# mars.tensor.random.randn¶

mars.tensor.random.randn(*dn, **kw)[source]

Return a sample (or samples) from the “standard normal” distribution.

If positive, int_like or int-convertible arguments are provided, randn generates an array of shape (d0, d1, ..., dn), filled with random floats sampled from a univariate “normal” (Gaussian) distribution of mean 0 and variance 1 (if any of the $$d_i$$ are floats, they are first converted to integers by truncation). A single float randomly sampled from the distribution is returned if no argument is provided.

This is a convenience function. If you want an interface that takes a tuple as the first argument, use numpy.random.standard_normal instead.

Parameters
• d0 (int, optional) – The dimensions of the returned tensor, should be all positive. If no argument is given a single Python float is returned.

• d1 (int, optional) – The dimensions of the returned tensor, should be all positive. If no argument is given a single Python float is returned.

• .. (int, optional) – The dimensions of the returned tensor, should be all positive. If no argument is given a single Python float is returned.

• dn (int, optional) – The dimensions of the returned tensor, should be all positive. If no argument is given a single Python float is returned.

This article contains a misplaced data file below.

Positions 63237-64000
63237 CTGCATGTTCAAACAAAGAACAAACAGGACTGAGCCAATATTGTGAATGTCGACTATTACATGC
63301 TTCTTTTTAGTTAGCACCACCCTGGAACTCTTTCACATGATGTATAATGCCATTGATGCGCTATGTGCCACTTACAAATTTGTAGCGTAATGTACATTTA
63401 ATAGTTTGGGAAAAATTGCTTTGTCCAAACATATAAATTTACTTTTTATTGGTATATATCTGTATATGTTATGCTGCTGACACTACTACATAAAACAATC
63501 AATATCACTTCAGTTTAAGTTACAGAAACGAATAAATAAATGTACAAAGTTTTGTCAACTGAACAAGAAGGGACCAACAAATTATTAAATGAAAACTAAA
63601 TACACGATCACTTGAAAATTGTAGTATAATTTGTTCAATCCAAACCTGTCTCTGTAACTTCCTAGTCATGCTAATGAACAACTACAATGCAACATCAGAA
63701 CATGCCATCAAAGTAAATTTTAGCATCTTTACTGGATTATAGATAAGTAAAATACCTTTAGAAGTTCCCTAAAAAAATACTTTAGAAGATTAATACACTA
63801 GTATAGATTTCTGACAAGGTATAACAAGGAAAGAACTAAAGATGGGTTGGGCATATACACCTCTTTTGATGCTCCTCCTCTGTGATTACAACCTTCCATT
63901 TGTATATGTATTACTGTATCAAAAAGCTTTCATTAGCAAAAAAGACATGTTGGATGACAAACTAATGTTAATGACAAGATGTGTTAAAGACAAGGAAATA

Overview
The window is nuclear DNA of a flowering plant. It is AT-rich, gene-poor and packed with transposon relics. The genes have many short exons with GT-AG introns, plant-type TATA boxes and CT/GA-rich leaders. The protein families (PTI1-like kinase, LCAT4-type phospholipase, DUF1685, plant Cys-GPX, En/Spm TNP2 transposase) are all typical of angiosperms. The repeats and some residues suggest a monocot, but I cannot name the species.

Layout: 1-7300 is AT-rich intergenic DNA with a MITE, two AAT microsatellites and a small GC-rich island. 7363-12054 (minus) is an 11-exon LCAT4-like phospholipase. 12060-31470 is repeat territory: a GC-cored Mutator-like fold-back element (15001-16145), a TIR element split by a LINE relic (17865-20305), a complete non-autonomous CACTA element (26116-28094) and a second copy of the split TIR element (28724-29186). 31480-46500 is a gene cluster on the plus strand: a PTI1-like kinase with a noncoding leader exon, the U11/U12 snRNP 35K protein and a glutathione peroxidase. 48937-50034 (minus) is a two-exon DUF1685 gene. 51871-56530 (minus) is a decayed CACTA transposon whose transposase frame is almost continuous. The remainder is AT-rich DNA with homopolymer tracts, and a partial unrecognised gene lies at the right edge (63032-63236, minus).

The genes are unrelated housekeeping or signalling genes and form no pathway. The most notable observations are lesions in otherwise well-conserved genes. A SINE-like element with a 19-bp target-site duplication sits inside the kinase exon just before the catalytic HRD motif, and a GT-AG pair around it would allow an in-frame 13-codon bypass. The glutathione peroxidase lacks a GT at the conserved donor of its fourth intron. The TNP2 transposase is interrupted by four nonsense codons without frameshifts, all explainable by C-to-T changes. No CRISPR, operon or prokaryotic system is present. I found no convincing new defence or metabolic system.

Returns

Z – A (d0, d1, ..., dn)-shaped array of floating-point samples from the standard normal distribution, or a single such float if no parameters were supplied.

Return type

Tensor or float

random.standard_normal

Similar, but takes a tuple as its argument.

Notes

For random samples from $$N(\mu, \sigma^2)$$, use:

sigma * mt.random.randn(...) + mu

Examples

>>> import mars.tensor as mt

>>> mt.random.randn().execute()
2.1923875335537315 #random


Two-by-four tensor of samples from N(3, 6.25):

>>> (2.5 * mt.random.randn(2, 4) + 3).execute()
array([[-4.49401501,  4.00950034, -1.81814867,  7.29718677],  #random
[ 0.39924804,  4.68456316,  4.99394529,  4.84057254]]) #random